is tryin' to help society help itself (and other species) with the power of the word. He spends most of his time here on CleanTechnica as its director and chief editor, but he's also the president of Important Media and the director/founder of EV Obsession and Solar Love. Zach is recognized globally as a solar energy, electric car, and energy storage expert. He has presented about cleantech at conferences in India, the UAE, Ukraine, Poland, Germany, the Netherlands, the USA, and Canada. Zach has long-term investments in TSLA, FSLR, SPWR, SEDG, & ABB — after years of covering solar and EVs, he simply has a lot of faith in these particular companies and feels like they are good cleantech companies to invest in. But he offers no professional investment advice and would rather not be responsible for you losing money, so don't jump to conclusions.

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  • JustSaying

    On thing you can be 100% sure on, is no one’s guess about what energy production/storage will be in 20 years will be 100% right. Things are changing fast.

    I do think the Arctic going ice-free could be a wake up call to many people. Maybe enough to get carbon tax pushed through in the big hold outs. China’s already talking about it. If US rates double on the east/west coast and tripled in the center; there would be a massive move here.

    Also there are already places where the batteries don’t have to be super cheap to make money. In Texas many night whole sell power is free (or negative) and peaks are high (was a CleanTechnica post this last summer if memory serves), In fact I thought that the story mentioned somewhere in Texas with very cheap or free retail power at night, trying to get demand shifting. If you are a wind farm or a big industrial user that spread pays a big return.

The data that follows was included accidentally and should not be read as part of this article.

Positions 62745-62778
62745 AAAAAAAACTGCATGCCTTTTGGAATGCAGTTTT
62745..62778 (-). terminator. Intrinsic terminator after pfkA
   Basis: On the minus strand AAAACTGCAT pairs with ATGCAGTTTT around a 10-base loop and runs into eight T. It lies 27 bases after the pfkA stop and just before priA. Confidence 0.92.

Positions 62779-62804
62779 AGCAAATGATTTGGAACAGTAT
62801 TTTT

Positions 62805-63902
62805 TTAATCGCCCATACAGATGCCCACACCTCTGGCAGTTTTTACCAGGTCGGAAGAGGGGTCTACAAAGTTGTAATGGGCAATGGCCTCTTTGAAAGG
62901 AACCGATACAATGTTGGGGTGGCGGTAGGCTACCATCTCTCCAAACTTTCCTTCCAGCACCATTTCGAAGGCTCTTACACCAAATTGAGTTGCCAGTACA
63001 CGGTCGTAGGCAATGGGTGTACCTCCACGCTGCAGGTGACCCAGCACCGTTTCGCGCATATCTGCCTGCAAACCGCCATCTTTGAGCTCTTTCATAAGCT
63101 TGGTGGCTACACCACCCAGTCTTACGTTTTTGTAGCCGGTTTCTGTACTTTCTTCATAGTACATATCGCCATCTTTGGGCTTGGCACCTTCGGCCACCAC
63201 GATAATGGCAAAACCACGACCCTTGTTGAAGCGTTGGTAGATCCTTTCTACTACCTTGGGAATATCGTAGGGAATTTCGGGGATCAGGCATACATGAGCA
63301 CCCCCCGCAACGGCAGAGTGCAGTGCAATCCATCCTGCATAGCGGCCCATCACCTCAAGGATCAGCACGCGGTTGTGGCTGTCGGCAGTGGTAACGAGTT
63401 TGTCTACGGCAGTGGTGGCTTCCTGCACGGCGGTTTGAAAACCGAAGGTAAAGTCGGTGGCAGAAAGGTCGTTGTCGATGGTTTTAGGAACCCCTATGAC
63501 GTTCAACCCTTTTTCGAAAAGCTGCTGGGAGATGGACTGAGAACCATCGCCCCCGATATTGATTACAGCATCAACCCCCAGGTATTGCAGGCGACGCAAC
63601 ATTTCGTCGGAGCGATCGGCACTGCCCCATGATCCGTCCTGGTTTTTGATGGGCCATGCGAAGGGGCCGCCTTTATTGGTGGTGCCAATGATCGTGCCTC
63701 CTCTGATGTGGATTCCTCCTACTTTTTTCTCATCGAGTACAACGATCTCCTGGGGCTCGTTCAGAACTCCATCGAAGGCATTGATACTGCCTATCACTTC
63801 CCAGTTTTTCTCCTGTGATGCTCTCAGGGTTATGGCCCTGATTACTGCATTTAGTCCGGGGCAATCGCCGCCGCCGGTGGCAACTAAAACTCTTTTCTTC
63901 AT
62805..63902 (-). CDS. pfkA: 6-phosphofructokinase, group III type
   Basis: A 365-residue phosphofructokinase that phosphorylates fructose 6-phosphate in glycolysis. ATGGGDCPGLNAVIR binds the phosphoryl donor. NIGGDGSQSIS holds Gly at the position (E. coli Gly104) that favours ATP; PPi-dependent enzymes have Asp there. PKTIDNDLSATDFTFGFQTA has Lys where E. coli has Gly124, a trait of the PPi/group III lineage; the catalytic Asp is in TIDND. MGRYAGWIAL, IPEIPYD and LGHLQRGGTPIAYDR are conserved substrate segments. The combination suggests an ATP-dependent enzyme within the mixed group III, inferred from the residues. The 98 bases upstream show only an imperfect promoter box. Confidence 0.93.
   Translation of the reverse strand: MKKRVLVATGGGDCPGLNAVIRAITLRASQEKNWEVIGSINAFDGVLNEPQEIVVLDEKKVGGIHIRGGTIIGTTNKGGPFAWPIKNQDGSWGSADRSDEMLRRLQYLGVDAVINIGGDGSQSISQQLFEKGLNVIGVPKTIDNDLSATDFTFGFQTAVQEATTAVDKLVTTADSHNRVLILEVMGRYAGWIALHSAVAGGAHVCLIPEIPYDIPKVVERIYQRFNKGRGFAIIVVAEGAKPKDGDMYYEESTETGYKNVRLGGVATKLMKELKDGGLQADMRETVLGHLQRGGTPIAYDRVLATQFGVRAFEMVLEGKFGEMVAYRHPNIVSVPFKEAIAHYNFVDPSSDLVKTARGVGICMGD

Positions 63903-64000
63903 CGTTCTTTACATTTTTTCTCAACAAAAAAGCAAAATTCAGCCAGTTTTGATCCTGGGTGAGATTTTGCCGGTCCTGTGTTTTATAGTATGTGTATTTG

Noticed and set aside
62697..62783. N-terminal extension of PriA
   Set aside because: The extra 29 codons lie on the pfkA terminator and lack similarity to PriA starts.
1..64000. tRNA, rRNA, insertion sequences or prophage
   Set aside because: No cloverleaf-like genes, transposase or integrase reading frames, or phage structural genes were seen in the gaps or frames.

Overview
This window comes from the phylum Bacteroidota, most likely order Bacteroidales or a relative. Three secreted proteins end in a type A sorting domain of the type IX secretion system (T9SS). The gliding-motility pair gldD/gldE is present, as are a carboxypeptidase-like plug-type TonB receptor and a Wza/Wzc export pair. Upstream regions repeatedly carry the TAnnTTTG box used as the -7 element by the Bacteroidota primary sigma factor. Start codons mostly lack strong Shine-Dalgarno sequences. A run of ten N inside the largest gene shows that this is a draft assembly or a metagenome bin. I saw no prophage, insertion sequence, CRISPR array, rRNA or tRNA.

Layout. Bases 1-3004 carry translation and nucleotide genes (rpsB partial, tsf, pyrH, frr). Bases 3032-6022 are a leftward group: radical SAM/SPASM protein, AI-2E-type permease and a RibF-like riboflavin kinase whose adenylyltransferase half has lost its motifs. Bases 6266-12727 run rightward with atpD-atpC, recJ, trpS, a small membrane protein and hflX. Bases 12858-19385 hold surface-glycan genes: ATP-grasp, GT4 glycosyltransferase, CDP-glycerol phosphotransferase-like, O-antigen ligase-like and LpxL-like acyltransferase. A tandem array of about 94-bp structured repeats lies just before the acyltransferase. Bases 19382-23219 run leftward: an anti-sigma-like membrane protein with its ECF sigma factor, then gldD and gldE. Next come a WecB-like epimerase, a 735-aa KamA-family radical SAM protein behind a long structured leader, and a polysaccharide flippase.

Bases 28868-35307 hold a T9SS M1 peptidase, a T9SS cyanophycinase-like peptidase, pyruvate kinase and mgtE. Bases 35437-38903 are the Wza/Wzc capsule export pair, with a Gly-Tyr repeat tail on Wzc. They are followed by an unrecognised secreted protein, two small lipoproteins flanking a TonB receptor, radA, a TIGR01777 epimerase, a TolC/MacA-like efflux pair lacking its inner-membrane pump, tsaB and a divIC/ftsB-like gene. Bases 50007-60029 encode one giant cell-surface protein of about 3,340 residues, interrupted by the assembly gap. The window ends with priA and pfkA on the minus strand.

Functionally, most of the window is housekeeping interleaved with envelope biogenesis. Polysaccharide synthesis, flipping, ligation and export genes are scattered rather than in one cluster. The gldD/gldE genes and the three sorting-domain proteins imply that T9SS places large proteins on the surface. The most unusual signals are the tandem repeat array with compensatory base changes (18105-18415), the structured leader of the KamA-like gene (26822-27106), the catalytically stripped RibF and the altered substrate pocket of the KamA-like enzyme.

• Bob_Wallace

      You can see Texas wholesale prices here.

      If you take a look at HB West prices for 4/23/2013 you’ll see a spread between -15.46 and 26.04/MWh. But those kinds of prices don’t happen often enough to make current storage pay.

      If ZIA, EOS, Ambri or another of the companies working on cheap grid storage can bring their product to market then this might happen.

      • brink

        bob you are looking at the wrong penetration for storage. it is going to be at the non generator substation for peak shaving where it is profitable. selling energy is a minimal benefit

        • Bob_Wallace

          That’s near term.

          Longer term we’re going to be storing wind and solar in large amounts for use hours later.

    • I actually differ a bit from you two here — regarding the Arctic. I think the Arctic is too distant and abstract a thing for the common person. Don’t think it will stimulate much additional concern/action. Think of those things Jay Leno and/or David Letterman always did where they asked people on the street basic questions and the answers were ridiculous. I think the things that will wake up the masses are more natural disasters like Sandy & Katrina, and more extreme & extended drought & heat waves. But we’ll see…

      • Bob_Wallace

        Sandy and Katrina were “just some more hurricanes”. Katrina was a bad storm but the most remarkable damage, the flooding of New Orleans, was a levee failure. The Northeast had been hit by hurricanes before. No new news in these cases, just replays of stuff people had seen before.

        When the Arctic Ocean melts for the first time, which is looking like 2016, it will be something that humans have never seen before. We have all grown up with the idea that north of Canada is a great big block of eternal ice. It’s Santa’s home, for god’s sake.

        The media will be full of videos of planes flying over open ocean where we have hundreds of years of human history of seeing thick ice in the hottest of summers.

        I think this will push a number of people off the fence. Many who “sort of believed’ in climate change will find their opinions firmed up. Those who try to argue that “it’s just gotten a little warmer from time to time” will get this massive melt shoved in their faces.